A Jeb Bush Event. Live from Sumter, South Carolina The Bob Davis Podcasts joins the Bush campaign for a Jeb Bush Event featuring Senator Lindsay Graham and Governor Bush. Originally planned for a local diner, the campaign had to move the event to the University of South Carolina, which was a shame since the potato soup at Baker’s Sweets in Sumter is amazing. Another feature of this podcast is to set the record straight regarding Jason Lewis’ appearance in Bob Davis Podcast 404, in which he stated he generally supported the President’s Iran deal with caveats. Lewis’ campaign for Congress in Minnesota’s Second District is apparently scaring his opponents so much, they’re excerpting liner notes about his foreign policy views, rather than actually listening to what he said in the podcast. There will be a new editorial note on podcast 404 which everyone can read, clarifying what Jason said. What is amazing about the current controversy surrounding Jason’s view that the country cannot have limited government at home and big government abroad is that when you’re on the campaign trail you hear republican candidates walking right up to the line advocating another war, and apparently Republicans love it. Maybe the 2nd District’s Republican candidate for congress is correct to question this impulse among all the GOP candidates? (You’ll hear it in this podcast too.) How can talk show hosts and commentators compare the current crop of bellicose campaigners with Ronald Reagan who negotiated, and kept the United States out of major military commitments and war for 8 years. Thus, a local congressional district issue dovetails beautifully with what a candidate says on the hustings in South Carolina. In any case, the Reagan era is over and is not coming back. The challenges of our current time are multi-polar, not bi-polar. Even the economic challenges are different. All these challenges will require new and different solutions that can only come from people who are able to consider opinions that might be unorthodox. Also in this podcast, a flavor of night life in Charleston, and some good bluegrass music. Sponsored by Ryan Plumbing and Heating of Saint Paul and Hydrus.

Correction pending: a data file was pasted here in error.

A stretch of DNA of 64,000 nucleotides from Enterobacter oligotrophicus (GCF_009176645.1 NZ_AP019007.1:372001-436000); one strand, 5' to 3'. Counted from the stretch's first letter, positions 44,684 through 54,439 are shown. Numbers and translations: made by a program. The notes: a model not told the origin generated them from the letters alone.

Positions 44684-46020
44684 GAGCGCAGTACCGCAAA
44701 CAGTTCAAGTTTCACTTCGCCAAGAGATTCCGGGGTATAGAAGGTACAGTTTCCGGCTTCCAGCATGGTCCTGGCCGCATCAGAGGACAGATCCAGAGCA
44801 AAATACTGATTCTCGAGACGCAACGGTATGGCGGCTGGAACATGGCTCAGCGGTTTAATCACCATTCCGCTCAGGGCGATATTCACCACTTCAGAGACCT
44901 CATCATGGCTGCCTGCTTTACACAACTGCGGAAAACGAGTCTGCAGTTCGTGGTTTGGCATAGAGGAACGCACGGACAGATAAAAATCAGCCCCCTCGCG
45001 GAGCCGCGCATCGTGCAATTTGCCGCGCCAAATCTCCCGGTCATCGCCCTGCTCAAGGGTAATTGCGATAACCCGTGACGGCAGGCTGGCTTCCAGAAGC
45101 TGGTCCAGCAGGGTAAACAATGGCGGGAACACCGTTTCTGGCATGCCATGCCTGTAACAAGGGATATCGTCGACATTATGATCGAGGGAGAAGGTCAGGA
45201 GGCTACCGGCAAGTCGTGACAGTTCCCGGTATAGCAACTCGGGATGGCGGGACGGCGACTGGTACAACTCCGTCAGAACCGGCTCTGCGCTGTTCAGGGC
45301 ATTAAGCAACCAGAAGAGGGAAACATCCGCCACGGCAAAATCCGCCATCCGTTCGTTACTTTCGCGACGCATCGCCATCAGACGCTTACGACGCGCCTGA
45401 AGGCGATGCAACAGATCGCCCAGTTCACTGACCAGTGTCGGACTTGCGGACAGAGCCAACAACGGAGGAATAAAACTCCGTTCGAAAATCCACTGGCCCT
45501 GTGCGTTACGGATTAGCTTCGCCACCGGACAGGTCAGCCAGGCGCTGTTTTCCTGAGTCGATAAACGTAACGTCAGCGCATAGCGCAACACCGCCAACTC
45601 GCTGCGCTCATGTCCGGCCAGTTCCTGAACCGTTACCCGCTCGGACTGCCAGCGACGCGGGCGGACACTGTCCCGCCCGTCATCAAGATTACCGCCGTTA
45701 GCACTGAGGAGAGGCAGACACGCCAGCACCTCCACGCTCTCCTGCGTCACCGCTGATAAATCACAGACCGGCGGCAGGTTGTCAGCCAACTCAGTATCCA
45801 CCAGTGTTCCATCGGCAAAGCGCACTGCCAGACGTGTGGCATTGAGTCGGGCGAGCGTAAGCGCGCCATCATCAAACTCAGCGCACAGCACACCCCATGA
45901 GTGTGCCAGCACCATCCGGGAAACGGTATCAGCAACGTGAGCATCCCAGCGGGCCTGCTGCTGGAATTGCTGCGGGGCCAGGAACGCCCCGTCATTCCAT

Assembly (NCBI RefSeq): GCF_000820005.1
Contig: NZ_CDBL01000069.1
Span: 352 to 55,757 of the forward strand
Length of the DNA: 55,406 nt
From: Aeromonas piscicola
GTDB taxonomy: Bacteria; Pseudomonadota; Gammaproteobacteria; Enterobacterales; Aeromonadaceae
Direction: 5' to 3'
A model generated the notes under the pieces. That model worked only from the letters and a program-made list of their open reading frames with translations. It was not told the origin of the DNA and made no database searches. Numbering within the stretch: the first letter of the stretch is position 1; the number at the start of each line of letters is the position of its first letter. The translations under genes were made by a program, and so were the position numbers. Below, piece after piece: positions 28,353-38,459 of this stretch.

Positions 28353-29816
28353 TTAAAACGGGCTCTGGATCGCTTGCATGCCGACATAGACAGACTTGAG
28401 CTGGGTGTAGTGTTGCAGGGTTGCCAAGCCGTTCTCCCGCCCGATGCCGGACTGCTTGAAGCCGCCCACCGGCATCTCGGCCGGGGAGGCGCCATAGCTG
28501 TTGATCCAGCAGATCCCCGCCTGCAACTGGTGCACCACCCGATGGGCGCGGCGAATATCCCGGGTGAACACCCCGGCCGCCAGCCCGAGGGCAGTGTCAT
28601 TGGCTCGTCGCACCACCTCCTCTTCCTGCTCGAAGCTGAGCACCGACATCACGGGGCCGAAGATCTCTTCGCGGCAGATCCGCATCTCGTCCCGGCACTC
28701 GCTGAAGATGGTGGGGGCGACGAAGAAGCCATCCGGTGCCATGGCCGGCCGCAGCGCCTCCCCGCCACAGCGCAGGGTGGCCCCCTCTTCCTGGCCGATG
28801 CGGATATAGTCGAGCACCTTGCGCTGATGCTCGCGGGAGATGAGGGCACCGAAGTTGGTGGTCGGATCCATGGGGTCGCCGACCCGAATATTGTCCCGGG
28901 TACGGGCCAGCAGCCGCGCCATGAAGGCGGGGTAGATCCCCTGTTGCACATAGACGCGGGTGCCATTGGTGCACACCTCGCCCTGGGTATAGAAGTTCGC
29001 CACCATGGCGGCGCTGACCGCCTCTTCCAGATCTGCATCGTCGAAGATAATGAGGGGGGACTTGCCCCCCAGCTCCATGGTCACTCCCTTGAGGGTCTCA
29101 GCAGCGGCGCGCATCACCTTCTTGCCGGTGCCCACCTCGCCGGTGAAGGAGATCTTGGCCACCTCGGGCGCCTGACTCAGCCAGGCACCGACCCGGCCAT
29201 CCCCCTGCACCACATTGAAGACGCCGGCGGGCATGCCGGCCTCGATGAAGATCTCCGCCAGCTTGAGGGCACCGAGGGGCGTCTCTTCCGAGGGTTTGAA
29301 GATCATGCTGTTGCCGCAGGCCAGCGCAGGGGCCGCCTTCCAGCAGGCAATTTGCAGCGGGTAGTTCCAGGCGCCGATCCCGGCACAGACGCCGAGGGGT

Scary Scott Walker. A year away from the first 2016 presidential primary and more than a year from the start of the 2016 presidential campaign, the so called mainstream media – which really doesn’t reflect mainstream America – is terrified of Wisconsin Governor Scott Walker. This week, the Washington Post conducted an ‘investigation’ of Walker’s college years. The paper discovered the future governor didn’t like French class, campaigned for class president, wore a suit on campus and was kinda geeky. The big mystery? Why did Scott Walker leave college in his senior year? Was it because he did not have enough credits to graduate anyway? Did something happen? Funny, do you remember any big investigation of why Apple’s founder and muse Steve Jobs dropped out of Stanford? What about Bill Gates. What deep dark secret drove these men? Will we ever know? How can any man or woman without a college degree become president of the United States of America? Let’s see, William McKinley withdrew, William Henry Harrison withdrew, Harry Truman withdrew, and gosh so did Scott Walker! Should the president have a college degree? While the smartest man ever to hold the office – Barack Obama – has a degree and spent a fair amount of his formative years enfolded in the warm embrace of academia, some might submit he has not been helped by those smarts on the policy front, since his presidency is pretty much a disaster, even with all those degrees on the wall. Oddly enough, Governor Walker is in good company. Abe Lincoln dropped out after a year and taught himself well enough to get a law degree, Andrew Jackson was homeschooled and became an attorney with no formal education, Coco Chanel never went to college, advertising maestro David Olgilvy was kicked out of Oxford, Henry Ford did not attend college, nor did John D. Rockefeller. Michael Dell, Steve Jobs and Bill Gates were all drop outs. Is college a good thing? Absolutely. It refines, teaches people to write well, exposes them to other cultures and ideas they might not have experienced otherwise, and gives them training to become officers, teachers, managers, scientists. That these are good things is not argued. That such an experience is necessary to be the President of the US is. Scott Walker terrifies the democrat AND moderate republican because he has won 2 elections, one recall election, and a bruising fight with the most potent force in American politics; Unions. Specifically, unions representing public workers. The mighty left wing Wurlitzer is just getting warmed up as it ‘investigates’ Walker, asks whether someone who does not have a college degree can actually be president, and lionizes the ‘legendary’ capabilities of union sponsored political pressure groups that opposed Walker (and lost … 3 times.) Will the Governor surprise everyone in 2016? We Shall See. Sponsored by Complete Basement Systems.